“Heat not burn” products are predicted to be the next big thing in the tobacco industry. IQOS, which is made by the same manufacturers as Marlboro cigarettes, is part of ongoing investment in the company’s “smoke free” future, along with e-cigarettes. The battery operated devices are designed to mimic the look and taste of a traditional cigarettes, but use a “heat stick” which uses a tobacco plug to deliver nicotine. By producing vapour rather than smoke, manufacturers claim that the products can protect consumers from the cocktail of harmful chemicals found in tobacco.
Although the manufacturers have carried out their own research which suggests the products aren’t harmful, a new independent study has indicated that they might not be as harmless as claimed. The authors of the study said: “iQOS is not strictly a ‘heat not burn’ tobacco product. This study has shown that the iQOS system may not be as harm free as claimed, and also emphasises the urgent need for further safety testing as the popularity and user base of this product is growing rapidly.”
The researchers found that those using the products speed up their rate of inhalation in an attempt to consume more nicotine. As the device only heats up for six minutes before being shut off, users will potentially be breathing larger amounts of vapour in this time. They also found that the tobacco plug charred as a result of a lack of oxygen and thermal decomposition. The build-up of debris could lead to increased temperatures.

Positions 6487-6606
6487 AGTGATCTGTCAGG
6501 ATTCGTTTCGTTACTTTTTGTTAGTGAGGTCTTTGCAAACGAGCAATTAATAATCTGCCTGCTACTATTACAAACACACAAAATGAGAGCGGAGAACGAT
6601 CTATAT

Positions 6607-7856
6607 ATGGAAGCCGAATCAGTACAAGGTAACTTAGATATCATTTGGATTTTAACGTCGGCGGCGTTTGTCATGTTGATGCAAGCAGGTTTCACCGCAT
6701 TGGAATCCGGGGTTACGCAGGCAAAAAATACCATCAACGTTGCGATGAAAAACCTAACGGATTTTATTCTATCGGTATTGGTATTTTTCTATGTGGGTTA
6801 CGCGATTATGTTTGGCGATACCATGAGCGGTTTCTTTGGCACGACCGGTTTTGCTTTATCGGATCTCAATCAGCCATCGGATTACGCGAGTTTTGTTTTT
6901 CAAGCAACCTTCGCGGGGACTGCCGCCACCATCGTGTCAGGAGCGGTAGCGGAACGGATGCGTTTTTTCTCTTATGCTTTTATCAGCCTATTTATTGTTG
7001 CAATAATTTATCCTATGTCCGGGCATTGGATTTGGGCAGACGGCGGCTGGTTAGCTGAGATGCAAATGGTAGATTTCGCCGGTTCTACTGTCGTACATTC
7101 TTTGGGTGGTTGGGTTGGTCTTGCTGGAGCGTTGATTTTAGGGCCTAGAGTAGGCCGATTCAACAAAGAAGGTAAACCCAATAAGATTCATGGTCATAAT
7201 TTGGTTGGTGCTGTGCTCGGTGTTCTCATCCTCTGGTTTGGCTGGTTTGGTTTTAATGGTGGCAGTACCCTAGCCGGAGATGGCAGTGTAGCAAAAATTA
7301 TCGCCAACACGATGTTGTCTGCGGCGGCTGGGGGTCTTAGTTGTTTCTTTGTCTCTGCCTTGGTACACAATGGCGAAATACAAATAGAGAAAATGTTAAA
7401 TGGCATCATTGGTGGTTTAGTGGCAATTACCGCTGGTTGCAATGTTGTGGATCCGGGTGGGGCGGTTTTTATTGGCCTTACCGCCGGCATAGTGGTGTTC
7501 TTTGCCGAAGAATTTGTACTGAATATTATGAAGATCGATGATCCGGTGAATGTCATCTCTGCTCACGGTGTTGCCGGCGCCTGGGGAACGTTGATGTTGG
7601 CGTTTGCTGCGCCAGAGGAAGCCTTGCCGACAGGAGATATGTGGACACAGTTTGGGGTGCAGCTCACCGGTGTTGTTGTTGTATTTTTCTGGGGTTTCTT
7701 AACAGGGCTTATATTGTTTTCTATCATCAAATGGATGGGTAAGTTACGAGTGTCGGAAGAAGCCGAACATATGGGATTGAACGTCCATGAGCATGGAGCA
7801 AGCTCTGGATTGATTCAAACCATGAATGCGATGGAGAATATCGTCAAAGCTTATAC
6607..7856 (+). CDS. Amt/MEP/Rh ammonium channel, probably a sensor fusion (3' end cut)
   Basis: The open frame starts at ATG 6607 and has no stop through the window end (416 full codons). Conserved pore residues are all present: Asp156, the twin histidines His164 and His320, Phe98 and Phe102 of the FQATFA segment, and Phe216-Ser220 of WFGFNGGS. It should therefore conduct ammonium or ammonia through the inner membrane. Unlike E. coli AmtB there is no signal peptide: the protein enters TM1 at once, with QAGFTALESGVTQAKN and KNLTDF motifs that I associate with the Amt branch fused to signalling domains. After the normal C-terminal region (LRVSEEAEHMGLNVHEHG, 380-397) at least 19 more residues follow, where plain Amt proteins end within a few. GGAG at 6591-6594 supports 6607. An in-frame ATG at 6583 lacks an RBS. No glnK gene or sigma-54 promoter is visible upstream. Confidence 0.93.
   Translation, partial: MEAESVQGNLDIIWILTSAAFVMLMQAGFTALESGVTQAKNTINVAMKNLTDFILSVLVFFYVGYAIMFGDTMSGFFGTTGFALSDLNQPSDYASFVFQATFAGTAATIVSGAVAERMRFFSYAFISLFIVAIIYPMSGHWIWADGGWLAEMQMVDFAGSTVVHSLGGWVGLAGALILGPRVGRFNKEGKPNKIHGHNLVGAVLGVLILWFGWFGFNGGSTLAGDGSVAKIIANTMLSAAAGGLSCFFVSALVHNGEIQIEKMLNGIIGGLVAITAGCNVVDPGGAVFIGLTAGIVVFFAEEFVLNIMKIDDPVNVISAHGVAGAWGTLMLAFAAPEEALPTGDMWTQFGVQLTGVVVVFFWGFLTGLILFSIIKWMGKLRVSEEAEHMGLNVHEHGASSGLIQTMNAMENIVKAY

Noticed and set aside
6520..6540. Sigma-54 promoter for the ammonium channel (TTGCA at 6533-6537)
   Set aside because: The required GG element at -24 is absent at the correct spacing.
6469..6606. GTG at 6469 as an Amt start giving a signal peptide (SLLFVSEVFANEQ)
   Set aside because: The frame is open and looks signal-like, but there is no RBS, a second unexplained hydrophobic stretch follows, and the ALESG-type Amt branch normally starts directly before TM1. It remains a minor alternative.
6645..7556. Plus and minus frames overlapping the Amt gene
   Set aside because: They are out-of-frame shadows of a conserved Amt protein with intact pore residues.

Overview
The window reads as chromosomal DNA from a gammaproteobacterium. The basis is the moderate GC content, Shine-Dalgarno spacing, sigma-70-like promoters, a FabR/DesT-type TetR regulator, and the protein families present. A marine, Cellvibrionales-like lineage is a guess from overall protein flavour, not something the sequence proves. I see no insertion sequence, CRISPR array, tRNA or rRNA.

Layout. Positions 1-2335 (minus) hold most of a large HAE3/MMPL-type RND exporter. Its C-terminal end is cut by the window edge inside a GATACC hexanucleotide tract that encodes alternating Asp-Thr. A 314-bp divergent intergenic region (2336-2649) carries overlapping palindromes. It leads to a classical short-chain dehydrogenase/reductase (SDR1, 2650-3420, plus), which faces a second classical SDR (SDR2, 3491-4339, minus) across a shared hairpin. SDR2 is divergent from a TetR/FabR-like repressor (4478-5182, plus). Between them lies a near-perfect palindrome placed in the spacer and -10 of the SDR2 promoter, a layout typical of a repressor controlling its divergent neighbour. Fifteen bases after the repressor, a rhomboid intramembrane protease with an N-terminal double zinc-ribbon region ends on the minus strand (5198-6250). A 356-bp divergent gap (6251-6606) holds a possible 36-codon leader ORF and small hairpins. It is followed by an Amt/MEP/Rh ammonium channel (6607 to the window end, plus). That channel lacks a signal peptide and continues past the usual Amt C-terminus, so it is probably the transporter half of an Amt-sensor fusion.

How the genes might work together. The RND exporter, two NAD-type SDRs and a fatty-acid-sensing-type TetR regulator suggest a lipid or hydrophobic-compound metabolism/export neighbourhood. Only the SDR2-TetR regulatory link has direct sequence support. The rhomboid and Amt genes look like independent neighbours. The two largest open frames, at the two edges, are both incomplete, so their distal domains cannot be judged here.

Although PMI have welcomed the testing of their products, they say that they don’t agree with the results. It said in a statement: “Contrary to the authors’ conclusion the polymer-film of the filter does not melt in normal use nor does it release the named toxicant into the vapour. The polymer filter in the HeatSticks is made from corn starch. The toxicant the authors measured is not used in any step of the manufacturing process, nor was it detected in emission tests conducted by PMI scientists, under realistic conditions, using methods similar to what the authors themselves used.”
“Rather than melting, filter hardening and discolouration can result from the process of cooling the vapour, but this is not indicative of emission of toxicants. Studies using a variety of different puffing regimes showed no increase in the formation of toxicants, and clinical studies in which participants could use the product freely demonstrated reductions in exposure to toxicants approaching 95% of the reductions seen in smokers who quit for the duration of the study. Within the context of the totality of evidence on iQOS, we remain confident in our results to date, which demonstrate that iQOS is likely to be less harmful than cigarettes.”